Why is the ambiguity and flexibility necessary? This is a serious question, necessary ambiguity and fundamentally computational intelligence are not a match. If we concede necessary ambiguity we concede our intelligence is not fundamentally computational.

I should clarify and say that language is not necessarily ambiguous in itself. Rather, language is ambiguous because it isintersubjective. You need to make a distinction between a person thinking concepts andcommunicating those concepts. Our computational skills have to do with how we think, but our ability to communicate thoughts to other thinking things is only partially dependent upon this computational skill.

That is, our intelligence is something we do subjectively, but language is intersubjective. It is ambiguous because the concept is not contained in the symbol, but rather the symbol is supposed to refer to the same subjective concept in the brain of another. The problem is tha tthe thoughts are not the same in each brain, so the symbol refers to inexact referents.

Intersubjectivity makes sense if we aren't running the same programs, but we are running the same programs so Intersubjectivity begs to ask if each and every one of us is broken. Hypothetically two perfectly functional machines will communicate with zero ambiguity, exact computation gets the exact same results, if those results arise from the same program which they must if we are the same chemical machinery then the two will select the same exact symbol.

To say we are all broken is a fair call, I think, But then if we are all broken, how much information can you glean about the capabilities of a set of broken computers? The chance that you will inevitably miss a unique one thing over the whole set is also real and large, the chance of a whole set of the same machinery made in the same process breaking in the same place is a good one.  

 

Quote:

No matter that when I point to a rock and call it rock that we perceive the same object. Each of our minds have different experiences and associations with the object and objects like it, so our brain state while thinking about the object will be different. So while the word 'rock' refers to the object for both of us, the concepts differ somewhat. This creates ambiguity.

There is a technical regression problem with this scenario. These intersubjective differences needed to arise from computation. If you set up a row of computing machines with the same basic program and feed them similar data with random fluctuations and run them for a few thousand years you would still get a lack of ambiguity on the similar data simply because the computational machines only have the 'that/not that' function of one to one correlation. 'not that/not that' in compuation doesn't result in anything; in the machines not that/not that would be dumped and ignored as zero; but where do we find evidence that human mind evolved that way? we don't because it didn't. Technically there should be less ambiguity than exactness in our modern intersubjectivity if this happened, because it would equally happen that zero results would not exponentiate they would exist as scattered obstructions popping up in random communication. But that didn't happen, somehow zero results dominated our cultures instead, and this happened a long time ago if you believe creation myth is 100% imaginary.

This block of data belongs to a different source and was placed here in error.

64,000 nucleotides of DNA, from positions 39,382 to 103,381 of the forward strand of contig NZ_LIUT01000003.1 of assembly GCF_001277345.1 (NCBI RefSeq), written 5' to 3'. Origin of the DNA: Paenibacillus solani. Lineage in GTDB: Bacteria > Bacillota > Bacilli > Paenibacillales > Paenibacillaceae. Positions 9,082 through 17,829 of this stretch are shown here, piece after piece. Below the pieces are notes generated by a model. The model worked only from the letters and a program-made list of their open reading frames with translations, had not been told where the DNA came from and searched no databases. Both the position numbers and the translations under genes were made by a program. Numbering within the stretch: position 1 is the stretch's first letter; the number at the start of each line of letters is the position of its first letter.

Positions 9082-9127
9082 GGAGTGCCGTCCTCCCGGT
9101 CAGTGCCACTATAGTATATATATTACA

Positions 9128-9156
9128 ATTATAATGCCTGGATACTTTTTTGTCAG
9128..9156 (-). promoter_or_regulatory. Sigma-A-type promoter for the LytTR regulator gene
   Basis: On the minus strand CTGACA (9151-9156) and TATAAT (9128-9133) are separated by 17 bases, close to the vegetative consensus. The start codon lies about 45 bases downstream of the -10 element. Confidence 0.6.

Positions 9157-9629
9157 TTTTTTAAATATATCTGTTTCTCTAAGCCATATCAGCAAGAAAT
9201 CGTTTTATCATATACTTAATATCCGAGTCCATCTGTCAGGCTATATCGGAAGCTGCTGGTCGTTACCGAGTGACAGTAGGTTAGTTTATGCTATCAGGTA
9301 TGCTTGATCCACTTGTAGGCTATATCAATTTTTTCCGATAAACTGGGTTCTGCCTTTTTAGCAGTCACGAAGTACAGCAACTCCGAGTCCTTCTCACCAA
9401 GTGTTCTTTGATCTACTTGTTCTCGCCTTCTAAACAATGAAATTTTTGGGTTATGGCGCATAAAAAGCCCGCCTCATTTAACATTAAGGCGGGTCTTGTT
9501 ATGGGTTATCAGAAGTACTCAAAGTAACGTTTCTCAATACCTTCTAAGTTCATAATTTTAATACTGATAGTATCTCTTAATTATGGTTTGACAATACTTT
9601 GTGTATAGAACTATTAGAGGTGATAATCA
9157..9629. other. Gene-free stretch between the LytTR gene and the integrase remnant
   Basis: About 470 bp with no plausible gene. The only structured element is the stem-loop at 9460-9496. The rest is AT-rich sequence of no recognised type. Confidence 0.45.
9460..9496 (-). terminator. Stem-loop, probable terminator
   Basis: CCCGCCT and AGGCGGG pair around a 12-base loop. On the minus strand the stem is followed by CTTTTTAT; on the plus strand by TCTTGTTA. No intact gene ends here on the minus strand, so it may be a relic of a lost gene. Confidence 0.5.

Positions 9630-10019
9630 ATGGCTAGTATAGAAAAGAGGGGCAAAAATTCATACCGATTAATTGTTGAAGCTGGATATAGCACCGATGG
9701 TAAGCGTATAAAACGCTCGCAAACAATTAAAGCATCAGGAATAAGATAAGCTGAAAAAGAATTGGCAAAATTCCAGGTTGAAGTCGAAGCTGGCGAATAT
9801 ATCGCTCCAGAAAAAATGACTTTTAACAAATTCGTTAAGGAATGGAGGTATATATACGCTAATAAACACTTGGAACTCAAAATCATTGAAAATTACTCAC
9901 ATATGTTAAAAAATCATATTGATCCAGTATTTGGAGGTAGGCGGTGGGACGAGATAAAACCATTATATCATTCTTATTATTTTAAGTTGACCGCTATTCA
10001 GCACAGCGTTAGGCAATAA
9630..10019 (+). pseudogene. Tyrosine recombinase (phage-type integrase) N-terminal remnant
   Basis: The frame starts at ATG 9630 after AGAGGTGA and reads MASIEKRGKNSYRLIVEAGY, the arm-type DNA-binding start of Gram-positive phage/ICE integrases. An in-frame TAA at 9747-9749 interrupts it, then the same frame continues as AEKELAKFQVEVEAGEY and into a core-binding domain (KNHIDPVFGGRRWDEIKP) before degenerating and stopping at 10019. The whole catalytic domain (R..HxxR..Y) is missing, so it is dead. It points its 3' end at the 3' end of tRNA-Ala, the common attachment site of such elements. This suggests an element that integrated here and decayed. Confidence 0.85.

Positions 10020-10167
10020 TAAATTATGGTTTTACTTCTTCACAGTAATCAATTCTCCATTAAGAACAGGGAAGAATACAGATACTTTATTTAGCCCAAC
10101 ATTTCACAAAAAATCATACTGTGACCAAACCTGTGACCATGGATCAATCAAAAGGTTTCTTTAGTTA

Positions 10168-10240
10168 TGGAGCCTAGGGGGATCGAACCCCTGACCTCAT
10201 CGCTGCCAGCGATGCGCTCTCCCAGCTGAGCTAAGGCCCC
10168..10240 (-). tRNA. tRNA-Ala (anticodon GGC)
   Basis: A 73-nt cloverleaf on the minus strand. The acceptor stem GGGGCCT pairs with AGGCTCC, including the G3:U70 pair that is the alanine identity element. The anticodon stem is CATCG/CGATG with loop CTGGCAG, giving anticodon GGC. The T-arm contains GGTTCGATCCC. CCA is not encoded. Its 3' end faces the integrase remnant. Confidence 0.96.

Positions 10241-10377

Quote:
Quote:
We can then change tack and say that human intelligence is partially computational but generally statistical, that would work.. but it also opens the door to non physical information in the brain, anti-information , mental dark matter ....

How? I might be willing to say that the computational aspects of the brain are somewhat statistical (as is QM),

 

They definitely are and they are also modular.  Guesswork and association must have a correlative function in the brain. 

 

 

Quote:

but how does that open the door for anything non-physical? What non-physical things? What do they do? What properties do they have?